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Description of key information

Key value for chemical safety assessment

Repeated dose toxicity: via oral route - systemic effects

Link to relevant study records
Reference
Endpoint:
sub-chronic toxicity: oral
Type of information:
experimental study
Adequacy of study:
key study
Study period:
September 10, 1980 through December 9, 1980
Reliability:
1 (reliable without restriction)
Rationale for reliability incl. deficiencies:
other: see 'Remark'
Remarks:
Acceptable, well-documented study report which meets basic scientific principles, basic data given, and comparable to guideline study. In general, this study was performed according to the SOPs, which are in conformity with the FDA GLP Regulations. Deviations were limited, listed below, and are believed not to impact the reliability of the test result.
Qualifier:
equivalent or similar to
Guideline:
other: 91-DAY FEEDING STUDY IN THE RAT Protocol 406
Deviations:
not specified
Principles of method if other than guideline:
The following were deviations from GLP.

a. The first amendment was made to comply with the Sponsor's request to collect blood from rats at various stages of the study and to perform analysis on the quantity of compound absorbed.

b. The second amendment was made to specify the zero day for the second phase of the study and to specify the dose levels employed,

c. The third amendment was made to specify the final report date,

d. The fourth amendment was made to modifv the final report date, and

e. The fifth amendment was made to document that feed assays were performed by the Sponsor.
GLP compliance:
yes
Remarks:
See above
Species:
rat
Strain:
Sprague-Dawley
Sex:
male/female
Details on test animals and environmental conditions:
TEST ANIMALS
- Source: Charles River Breeding Laboratories, Wilmington Mass.
- Age at study initiation: 21 Day Old Weanlings
- Housing: The animals in both phases of the study were individually housed in wire mesh suspended cages, except during breeding and weaning, when the dams and their offspring were kept in plastic cages.
- Diet: ad libitum
- Water: ad libitum
- Acclimation period:Quarantinen for 14 day upon arrival.

ENVIRONMENTAL CONDITIONS
- Temperature (°F): 73 + or - 2
- Humidity (%): 45% to 70% except during weekly hosing of tile floor for cleaning.
- Air changes (per hr): 10 times
Route of administration:
oral: feed
Vehicle:
other: First 20 days of Phase I of the study: Certified Rodent Chow, No. 5002 from Purina Company, St. Louis, Missouri.; May 27, 1980 until the end of the study: Charles River R-M-H 3200 Certified Meal, manufactured by Agway of Syracuse, N.Y.
Details on oral exposure:
The diets were prepared weekly by mixing the appropriate amount of UV-2908 with the appropriate amount of the basic diet with a Patterson-Kelley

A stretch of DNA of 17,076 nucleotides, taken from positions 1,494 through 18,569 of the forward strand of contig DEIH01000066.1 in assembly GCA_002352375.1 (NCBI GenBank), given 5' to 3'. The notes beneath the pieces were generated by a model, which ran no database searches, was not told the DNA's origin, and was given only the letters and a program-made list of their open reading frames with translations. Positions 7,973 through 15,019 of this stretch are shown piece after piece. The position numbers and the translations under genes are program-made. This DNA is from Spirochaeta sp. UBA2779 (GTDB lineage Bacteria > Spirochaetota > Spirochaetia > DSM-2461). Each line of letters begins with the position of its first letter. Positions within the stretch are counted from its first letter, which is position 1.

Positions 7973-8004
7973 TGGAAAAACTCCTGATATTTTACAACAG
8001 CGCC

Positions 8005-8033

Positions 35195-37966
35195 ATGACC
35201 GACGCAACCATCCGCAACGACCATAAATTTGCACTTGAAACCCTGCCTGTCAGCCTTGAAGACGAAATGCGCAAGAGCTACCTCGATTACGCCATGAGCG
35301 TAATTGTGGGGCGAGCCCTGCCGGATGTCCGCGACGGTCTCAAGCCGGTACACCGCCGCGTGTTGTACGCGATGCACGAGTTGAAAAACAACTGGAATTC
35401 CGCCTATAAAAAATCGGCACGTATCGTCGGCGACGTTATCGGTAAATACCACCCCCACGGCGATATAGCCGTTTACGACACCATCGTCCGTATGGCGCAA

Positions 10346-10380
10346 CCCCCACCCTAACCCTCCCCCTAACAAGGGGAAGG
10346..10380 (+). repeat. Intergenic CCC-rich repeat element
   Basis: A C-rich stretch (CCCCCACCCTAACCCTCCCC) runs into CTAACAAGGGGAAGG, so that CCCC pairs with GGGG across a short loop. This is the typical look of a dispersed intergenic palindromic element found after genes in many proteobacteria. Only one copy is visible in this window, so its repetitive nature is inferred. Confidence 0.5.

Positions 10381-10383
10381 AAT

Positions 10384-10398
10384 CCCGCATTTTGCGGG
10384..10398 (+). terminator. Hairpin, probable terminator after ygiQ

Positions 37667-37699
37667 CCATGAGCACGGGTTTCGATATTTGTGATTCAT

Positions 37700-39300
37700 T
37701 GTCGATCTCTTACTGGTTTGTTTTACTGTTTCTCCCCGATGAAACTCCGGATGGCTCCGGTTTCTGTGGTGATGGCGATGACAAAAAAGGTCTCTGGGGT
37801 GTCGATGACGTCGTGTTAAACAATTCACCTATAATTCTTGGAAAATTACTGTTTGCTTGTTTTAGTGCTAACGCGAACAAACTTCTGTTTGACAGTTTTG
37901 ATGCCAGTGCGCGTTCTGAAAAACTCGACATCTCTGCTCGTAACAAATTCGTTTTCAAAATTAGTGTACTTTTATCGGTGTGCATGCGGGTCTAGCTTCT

2 cubic feet V-shaped mixer. Fresh diets were prepared weekly bassed on the feed consumption data obtained two weeks before. Feed consumption for each animal was measured weekly during the quarantine and for the next ten weeks on test during Phase 1., and also for the 13 weeks on test in Phase 2. Feed and water was provided ad libitum.
Analytical verification of doses or concentrations:
not specified
Details on analytical verification of doses or concentrations:
The dose levels were set in advance by the Sponsor. Mixing Analyses: These analyses were performed by the Sponsor. Results sent to the lab indicated that the test article was properly mixed in the feed.
Duration of treatment / exposure:
91 Days
Frequency of treatment:
Daily thoroughly mixed in the feed.
Dose / conc.:
5 000 ppm
Remarks:
The low dose group received daily, thoroughly mixed in the feed, 5000 parts of UV-2908 per million parts of feed PPM corresponding to 0.5%.
Dose / conc.:
10 000 ppm
Remarks:
The mid-dose group received daily, thoroughly mixed in the feed, 10000 parts of UV-2908 per million parts of feed PPM corresponding to 1.0%.
Dose / conc.:
50 000 ppm
Remarks:
The high-dose group received daily, thoroughly mixed in the feed, 50000 parts of UV-2908 per million parts of feed PPM corresponding to 5%.
No. of animals per sex per dose:
High Dose: 25 Female and 25 Male
Mid Dose: 25 Female and 25 Male
Low Dose: 25 Female and 25 Male
Control: 25 Female and 25 Male
Control animals:
yes, plain diet
Details on study design:
The first phase (Breeding/Reproductive) started with 20 Sprague-Dawley CD weanling rats per sex per group and lasted for 10 weeks. Beginning with the first dav of the 11th week., the rats were pair-mated within their respective groups. The animals were allowed to pair-mate for exactly six davs, for three successive breedings, after which the males were removed on the 18th day of breeding, euthanized and teste saved in 10% buffered formalin. The dams were allowed to deliver their young. All female rats, except one, produced liveborn Iitters with litter size ranginq from 7 to 17. The Pups in each litter were sexed and culled to 10 at day 4, and were again resexed and culled to 2 per sex at day 21.